Boomkat Product Review:
Amazing return from Alex Zhang Hungtai's Dirty Beaches; a sprawling double header opus of labyrinthine darkwave pop, knackered electronics and chamber experiments.
We've long been impressed by his work but this one is really something else, feeding forward the traces of dilapidated rockabilly, blues and garage that informed his brilliant 'Badlands' into a deeply captivating new sound more akin to Suicide, Andy Stott or Loren Connors. Crafted over the course of winter 2012 while living between Montreal and Berlin, it's leaden with heartbreaking gravity and existential self-reflection to often claustrophobic degrees but ultimately with a redemptive sense of catharsis that keeps it from sinking under the weight of his beautifully articulated misery.
It works as two albums conceptually linked but aesthetically cleft. The 'Drifters' half is driven by metronomic machine rhythms and hypnotically looped-up riffs haunted by forlorn vocals and Lynchian synth atmospheres, swaggering with a knackered but resolute sense of direction at times recalling Alan Vega at his glowering best, at others reminding of Tropic Of Cancer's emaciated, ghoulish presence. By the end of its eight tracks the gloom really sets in with 'Landscapes In The Mist', and at the point of no return the noirish suite of 'Love Is The Devil' takes hold; eight instrumental songs too depressed to speak, full of pining jazz-noir motifs, sepulchral keys, isolationist synth pads and heart-in-mouth string symphonies.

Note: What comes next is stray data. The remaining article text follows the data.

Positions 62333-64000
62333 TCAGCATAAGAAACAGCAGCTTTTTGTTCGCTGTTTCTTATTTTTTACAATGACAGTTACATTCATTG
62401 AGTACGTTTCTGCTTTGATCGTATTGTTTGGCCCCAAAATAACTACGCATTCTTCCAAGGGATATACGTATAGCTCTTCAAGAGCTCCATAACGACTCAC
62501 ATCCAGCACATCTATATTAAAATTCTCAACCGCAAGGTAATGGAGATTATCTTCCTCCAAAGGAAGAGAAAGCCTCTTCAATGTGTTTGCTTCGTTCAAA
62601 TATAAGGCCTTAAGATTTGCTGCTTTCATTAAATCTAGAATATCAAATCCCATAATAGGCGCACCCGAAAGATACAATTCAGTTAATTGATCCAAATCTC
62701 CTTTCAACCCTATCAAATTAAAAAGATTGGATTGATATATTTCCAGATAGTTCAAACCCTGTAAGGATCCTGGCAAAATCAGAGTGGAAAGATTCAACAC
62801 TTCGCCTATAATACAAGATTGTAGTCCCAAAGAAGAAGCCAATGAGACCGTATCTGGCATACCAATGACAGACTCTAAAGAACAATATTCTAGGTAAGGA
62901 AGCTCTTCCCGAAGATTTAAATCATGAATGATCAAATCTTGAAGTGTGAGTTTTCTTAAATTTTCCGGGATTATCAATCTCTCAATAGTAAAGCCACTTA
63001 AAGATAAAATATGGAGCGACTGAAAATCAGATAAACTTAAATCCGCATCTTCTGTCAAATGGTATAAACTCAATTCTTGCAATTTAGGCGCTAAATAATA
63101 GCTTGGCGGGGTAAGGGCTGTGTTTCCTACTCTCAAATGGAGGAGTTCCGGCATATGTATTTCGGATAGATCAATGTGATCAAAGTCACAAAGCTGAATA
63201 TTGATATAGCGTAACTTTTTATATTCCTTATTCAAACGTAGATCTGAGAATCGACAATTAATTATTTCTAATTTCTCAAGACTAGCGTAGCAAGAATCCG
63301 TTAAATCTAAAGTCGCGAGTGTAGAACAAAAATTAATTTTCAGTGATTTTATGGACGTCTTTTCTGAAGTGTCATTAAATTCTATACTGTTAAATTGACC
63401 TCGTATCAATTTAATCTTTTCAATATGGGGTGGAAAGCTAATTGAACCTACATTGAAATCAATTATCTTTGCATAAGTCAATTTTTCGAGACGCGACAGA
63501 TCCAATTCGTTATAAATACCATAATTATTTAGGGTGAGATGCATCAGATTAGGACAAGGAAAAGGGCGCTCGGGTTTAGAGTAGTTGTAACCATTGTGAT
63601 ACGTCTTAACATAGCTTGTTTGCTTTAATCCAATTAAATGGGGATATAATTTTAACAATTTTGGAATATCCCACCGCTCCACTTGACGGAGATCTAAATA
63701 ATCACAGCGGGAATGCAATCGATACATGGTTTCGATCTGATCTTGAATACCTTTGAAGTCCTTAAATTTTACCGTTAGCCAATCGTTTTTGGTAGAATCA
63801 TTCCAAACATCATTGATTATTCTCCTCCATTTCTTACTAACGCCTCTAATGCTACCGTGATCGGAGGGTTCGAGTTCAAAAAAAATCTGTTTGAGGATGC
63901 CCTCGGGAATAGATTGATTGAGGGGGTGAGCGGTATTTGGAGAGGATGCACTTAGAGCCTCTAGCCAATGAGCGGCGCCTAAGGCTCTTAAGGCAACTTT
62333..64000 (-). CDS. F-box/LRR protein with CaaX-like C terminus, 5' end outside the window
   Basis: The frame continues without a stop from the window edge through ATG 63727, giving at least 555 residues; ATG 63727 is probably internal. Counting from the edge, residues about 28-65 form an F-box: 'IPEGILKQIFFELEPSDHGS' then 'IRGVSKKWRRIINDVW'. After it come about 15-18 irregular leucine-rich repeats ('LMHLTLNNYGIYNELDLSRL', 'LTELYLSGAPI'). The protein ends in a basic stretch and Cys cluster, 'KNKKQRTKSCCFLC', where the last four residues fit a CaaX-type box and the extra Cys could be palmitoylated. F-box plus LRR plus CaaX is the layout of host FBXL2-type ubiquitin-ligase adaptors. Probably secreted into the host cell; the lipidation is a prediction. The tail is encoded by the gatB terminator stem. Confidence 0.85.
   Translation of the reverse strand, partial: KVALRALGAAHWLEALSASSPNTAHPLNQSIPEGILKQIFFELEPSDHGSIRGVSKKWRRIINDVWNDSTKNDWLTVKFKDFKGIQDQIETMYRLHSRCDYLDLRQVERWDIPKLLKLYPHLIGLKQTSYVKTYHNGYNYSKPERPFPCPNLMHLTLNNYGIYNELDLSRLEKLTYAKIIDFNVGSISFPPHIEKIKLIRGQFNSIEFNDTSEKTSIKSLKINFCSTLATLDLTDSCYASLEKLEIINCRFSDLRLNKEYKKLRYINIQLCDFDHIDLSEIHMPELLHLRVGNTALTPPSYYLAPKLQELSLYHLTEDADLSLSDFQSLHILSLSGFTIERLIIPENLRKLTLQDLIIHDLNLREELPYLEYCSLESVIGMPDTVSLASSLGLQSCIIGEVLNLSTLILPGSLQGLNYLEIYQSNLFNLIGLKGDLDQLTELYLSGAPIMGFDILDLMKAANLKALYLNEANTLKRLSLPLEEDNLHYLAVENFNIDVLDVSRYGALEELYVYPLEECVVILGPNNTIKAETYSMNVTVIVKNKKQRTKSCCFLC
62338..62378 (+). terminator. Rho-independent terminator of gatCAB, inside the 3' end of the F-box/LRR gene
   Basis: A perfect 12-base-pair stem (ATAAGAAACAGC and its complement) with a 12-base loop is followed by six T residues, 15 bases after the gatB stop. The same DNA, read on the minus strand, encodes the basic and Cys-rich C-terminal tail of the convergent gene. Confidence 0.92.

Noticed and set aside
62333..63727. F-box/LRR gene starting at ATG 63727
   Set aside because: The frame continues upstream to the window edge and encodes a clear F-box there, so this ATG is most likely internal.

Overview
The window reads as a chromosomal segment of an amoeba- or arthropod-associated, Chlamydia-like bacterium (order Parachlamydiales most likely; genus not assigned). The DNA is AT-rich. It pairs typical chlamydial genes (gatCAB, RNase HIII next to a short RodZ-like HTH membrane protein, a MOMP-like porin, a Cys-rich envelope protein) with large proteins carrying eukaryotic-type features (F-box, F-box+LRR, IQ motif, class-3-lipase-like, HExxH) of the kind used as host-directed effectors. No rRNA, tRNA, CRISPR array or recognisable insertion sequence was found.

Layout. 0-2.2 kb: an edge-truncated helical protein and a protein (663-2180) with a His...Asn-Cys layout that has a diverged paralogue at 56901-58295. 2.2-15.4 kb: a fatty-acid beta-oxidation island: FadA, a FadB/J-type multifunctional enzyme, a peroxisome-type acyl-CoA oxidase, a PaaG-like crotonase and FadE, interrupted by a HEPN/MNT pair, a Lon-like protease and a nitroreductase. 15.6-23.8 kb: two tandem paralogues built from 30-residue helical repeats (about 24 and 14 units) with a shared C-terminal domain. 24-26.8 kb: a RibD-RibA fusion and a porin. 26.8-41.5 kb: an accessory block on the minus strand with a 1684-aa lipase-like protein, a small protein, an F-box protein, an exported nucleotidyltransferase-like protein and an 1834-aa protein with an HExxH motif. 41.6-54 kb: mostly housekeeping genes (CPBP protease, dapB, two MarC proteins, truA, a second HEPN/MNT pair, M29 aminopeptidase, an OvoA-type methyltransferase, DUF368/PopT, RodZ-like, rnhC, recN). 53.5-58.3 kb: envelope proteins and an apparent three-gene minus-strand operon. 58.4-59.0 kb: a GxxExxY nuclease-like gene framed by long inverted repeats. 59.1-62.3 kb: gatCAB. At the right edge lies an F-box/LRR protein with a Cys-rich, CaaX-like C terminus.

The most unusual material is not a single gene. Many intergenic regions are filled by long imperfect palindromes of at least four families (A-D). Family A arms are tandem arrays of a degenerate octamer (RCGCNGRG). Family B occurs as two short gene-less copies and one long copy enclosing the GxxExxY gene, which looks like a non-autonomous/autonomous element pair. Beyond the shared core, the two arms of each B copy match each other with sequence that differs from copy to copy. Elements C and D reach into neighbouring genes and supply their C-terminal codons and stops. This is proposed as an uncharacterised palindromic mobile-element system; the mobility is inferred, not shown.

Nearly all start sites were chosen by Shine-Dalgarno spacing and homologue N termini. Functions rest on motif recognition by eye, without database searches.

A minor masterpiece, no less.